Google assails Microsoft over Yahoo deal



SAN FRANCISCO -- Google Inc. raised the spectre of Microsoft Corp. using its proposed US$42-billion acquisition of Yahoo Inc. to gain illegal control over the Internet, underscoring the online search leader's queasiness about its two biggest rivals teaming up.

The critical remarks, posted online Sunday by Google's top lawyer, represented the Mountain View, Calif.-based company's first public reaction to Microsoft's unsolicited bid for Yahoo since the offer was announced Friday.

"Microsoft's hostile bid for Yahoo raises troubling questions,'' David Drummond, Google's chief legal officer, wrote.

"This is about more than simply a financial transaction, one company taking over another. It's about preserving the underlying principles of the Internet: openness and innovation.''

Google's opposition isn't a surprise, given that Microsoft views Yahoo as a crucial weapon in its battle to gain ground on Google in the Internet's booming search and advertising markets.

Redmond, Washington-based Microsoft has been trying to depict a Yahoo takeover as a boon for both advertisers and consumers because the two companies together would be able to compete against Google more effectively.

But Google is painting a starkly different picture, asserting Microsoft will be able to stifle innovation and leverage its dominating Windows operating system to set up personal computers so consumers are automatically steered to online services, such as e-mail and instant messaging, controlled by the world's largest software maker.

Google's chief executive, Eric Schmidt also called his counterpart at Yahoo late last week to offer help in frustrating the bid, said a report on the Wall Street Journal's website Sunday, which cited anonymous people familiar with the matter. The help did not include a counterbid but may have included supporting other counterbids, or guaranteed revenue in exchange for an ad outsourcing agreement with Yahoo, the people said, the newspaper reported.

AT&T Inc., Time Warner Inc. and News Corp. aren't planning to bid for Yahoo, the Journal said, citing the people familiar.

To help make its point, Google pointed to the way Microsoft previously used Windows to help extend the reach of its Web browser and other applications -- a strategy that triggered a U.S. Justice Department lawsuit alleging the software maker illegally used its operating system to stifle competition. The dispute ended with a 2002 settlement that required Microsoft to abandon some of its past practices.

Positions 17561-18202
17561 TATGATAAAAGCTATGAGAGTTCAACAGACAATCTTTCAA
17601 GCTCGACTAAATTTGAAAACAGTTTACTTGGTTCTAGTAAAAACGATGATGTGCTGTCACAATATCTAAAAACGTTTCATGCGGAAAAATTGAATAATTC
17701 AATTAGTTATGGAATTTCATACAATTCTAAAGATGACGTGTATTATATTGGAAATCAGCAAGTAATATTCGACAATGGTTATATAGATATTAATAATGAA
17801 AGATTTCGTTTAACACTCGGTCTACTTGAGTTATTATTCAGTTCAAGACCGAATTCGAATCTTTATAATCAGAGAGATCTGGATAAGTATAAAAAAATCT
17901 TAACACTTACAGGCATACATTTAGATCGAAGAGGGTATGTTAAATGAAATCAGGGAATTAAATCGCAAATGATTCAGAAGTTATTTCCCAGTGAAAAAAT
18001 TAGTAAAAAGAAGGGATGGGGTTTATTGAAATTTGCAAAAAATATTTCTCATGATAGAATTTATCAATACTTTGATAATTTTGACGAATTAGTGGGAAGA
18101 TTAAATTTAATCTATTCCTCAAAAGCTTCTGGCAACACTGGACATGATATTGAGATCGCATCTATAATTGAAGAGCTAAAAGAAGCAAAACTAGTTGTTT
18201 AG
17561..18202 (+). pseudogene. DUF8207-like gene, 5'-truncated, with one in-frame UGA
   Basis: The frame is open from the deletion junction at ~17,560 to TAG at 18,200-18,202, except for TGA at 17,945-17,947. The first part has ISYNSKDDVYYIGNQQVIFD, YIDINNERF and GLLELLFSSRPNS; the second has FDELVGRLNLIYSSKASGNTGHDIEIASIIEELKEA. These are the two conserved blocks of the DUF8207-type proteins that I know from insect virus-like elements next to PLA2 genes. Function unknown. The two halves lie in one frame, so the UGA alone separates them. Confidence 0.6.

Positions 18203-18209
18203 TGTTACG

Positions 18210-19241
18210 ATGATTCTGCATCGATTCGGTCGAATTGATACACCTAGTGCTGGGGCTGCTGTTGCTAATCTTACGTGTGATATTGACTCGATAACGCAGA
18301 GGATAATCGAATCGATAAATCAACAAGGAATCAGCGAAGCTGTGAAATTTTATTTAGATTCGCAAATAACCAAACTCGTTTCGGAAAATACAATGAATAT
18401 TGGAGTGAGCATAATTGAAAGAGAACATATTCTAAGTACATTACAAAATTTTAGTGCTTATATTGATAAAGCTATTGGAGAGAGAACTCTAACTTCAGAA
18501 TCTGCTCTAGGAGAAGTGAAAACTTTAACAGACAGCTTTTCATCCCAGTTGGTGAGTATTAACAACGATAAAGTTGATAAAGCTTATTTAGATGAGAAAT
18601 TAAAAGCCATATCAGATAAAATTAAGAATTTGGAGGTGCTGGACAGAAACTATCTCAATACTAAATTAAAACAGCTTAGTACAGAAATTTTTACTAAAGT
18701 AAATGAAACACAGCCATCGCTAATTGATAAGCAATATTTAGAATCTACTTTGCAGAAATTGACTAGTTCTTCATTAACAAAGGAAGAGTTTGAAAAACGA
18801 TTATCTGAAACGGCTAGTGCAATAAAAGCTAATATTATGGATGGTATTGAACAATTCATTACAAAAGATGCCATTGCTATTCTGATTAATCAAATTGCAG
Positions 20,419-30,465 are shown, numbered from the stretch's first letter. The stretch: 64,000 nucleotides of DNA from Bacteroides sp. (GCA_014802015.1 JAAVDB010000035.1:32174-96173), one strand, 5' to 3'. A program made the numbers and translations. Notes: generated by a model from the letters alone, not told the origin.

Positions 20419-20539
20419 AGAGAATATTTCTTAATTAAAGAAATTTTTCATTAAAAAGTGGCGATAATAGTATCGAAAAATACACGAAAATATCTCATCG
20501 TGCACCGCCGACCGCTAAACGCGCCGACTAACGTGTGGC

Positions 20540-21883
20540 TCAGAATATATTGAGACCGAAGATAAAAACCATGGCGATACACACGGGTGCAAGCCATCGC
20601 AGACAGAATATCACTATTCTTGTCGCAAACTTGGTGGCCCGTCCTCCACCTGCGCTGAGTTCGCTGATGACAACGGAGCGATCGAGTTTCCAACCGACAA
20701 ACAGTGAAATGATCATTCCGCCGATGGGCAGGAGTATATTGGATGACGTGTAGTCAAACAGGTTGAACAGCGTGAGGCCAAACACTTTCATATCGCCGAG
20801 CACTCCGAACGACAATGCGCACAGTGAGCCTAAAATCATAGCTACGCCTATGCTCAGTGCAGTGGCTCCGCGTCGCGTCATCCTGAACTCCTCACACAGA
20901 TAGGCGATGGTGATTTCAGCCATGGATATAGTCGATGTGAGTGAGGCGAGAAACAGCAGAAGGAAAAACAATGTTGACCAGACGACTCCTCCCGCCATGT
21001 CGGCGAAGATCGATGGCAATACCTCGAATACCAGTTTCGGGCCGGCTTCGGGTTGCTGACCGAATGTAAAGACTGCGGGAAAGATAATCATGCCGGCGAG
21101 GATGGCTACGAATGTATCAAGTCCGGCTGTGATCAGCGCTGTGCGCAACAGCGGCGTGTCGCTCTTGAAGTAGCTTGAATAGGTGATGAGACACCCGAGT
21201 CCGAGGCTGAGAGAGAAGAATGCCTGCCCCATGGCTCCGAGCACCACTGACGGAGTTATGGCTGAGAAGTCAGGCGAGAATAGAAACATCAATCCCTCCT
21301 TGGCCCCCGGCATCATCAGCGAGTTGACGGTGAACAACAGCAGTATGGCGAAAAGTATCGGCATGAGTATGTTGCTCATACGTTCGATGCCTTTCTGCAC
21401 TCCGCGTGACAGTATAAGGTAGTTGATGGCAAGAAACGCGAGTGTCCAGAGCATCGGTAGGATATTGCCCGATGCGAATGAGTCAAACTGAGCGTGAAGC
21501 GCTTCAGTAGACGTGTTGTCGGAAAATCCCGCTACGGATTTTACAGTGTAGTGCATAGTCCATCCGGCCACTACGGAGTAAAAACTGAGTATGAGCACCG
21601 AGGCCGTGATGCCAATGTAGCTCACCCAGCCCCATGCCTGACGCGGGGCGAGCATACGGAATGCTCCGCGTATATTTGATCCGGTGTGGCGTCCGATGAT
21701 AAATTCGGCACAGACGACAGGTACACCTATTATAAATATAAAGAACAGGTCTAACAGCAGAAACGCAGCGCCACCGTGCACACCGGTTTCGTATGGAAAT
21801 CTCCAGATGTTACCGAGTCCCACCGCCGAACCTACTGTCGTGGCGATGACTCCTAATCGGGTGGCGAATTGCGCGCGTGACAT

"Could Microsoft now attempt to exert the same sort of inappropriate and illegal influence over the Internet that it did with the PC?'' Drummond wrote.

Brad Smith, Microsoft's general counsel, said preventing Microsoft from buying Yahoo would undermine competition by allowing Google to become even more dominant than it already is on the Internet.

"Microsoft is committed to openness, innovation, and the protection of privacy on the Internet,'' Smith said.

"We believe that the combination of Microsoft and Yahoo! will advance these goals.''

If they get together, Microsoft and Yahoo would have about 16 per cent of the worldwide Internet search market -- still far behind Google's 62-per-cent share, said comScore Media Metrix. But Microsoft and Yahoo already are far bigger than Google in e-mail and instant messaging and conceivably would be in a better position to squash rival services if they combined.

Illustrating the enormous stakes involved in a deal that could reshape the technology and media industries, Google and Microsoft are already debating the pros and cons before Yahoo has responded to the offer.

Yahoo so far has little to say except that its board will carefully examine Microsoft's bid -- a process that "can take quite a bit of time,'' said a message posted on the Sunnyvale-based company's website.

The review "will include evaluating all of the company's strategic alternatives, including maintaining Yahoo as an independent company,'' Yahoo said on its website.

Most analysts believe Yahoo will have little choice but to sell to Microsoft, with its stock price near a four-year low at the time of the bid and its profits falling since late 2006.

When it was first announced, Microsoft's offer was 62 per cent above Yahoo's market value -- a premium analysts doubt any other suitor will be able to top.

If Yahoo accepts, antitrust regulators in both the United States and Europe are expected to begin an exhaustive review that some experts think could last a year. Microsoft believes it could get the necessary approvals to take over Yahoo late this year.

If nothing else, Google probably will try to raise enough alarms about the Microsoft-Yahoo deal to delay its approval for as long as possible. By doing so, Google would have more time to draw up plans to counteract the combination.

Google also is borrowing a page from Microsoft's book by urging antitrust regulators to take a hard look at the proposed marriage between its two rivals.

Just days after Google struck a $3.1-billion deal to buy online ad service DoubleClick Inc.

last year, Microsoft began lobbying regulators to block the transaction. U.S. regulators blessed Google's DoubleClick acquisition late last year after an eight-month review but the antitrust inquiry in Europe remains open.

All I have to say is:

Isn't this the pot calling the kettle black?
Yeah pretty much. They both complain about the Monopoly, when they're both pretty much equally guilty of having a part of it. All at the same time trying to make the other guy to be the bad guy, making our lives more difficult and restrictive, when it's all about them loosing a couple of Billion here or there.

It won't really matter that much for us. Our money will either go into Google's pockets or Microsofts.... either way, nothing really changes.
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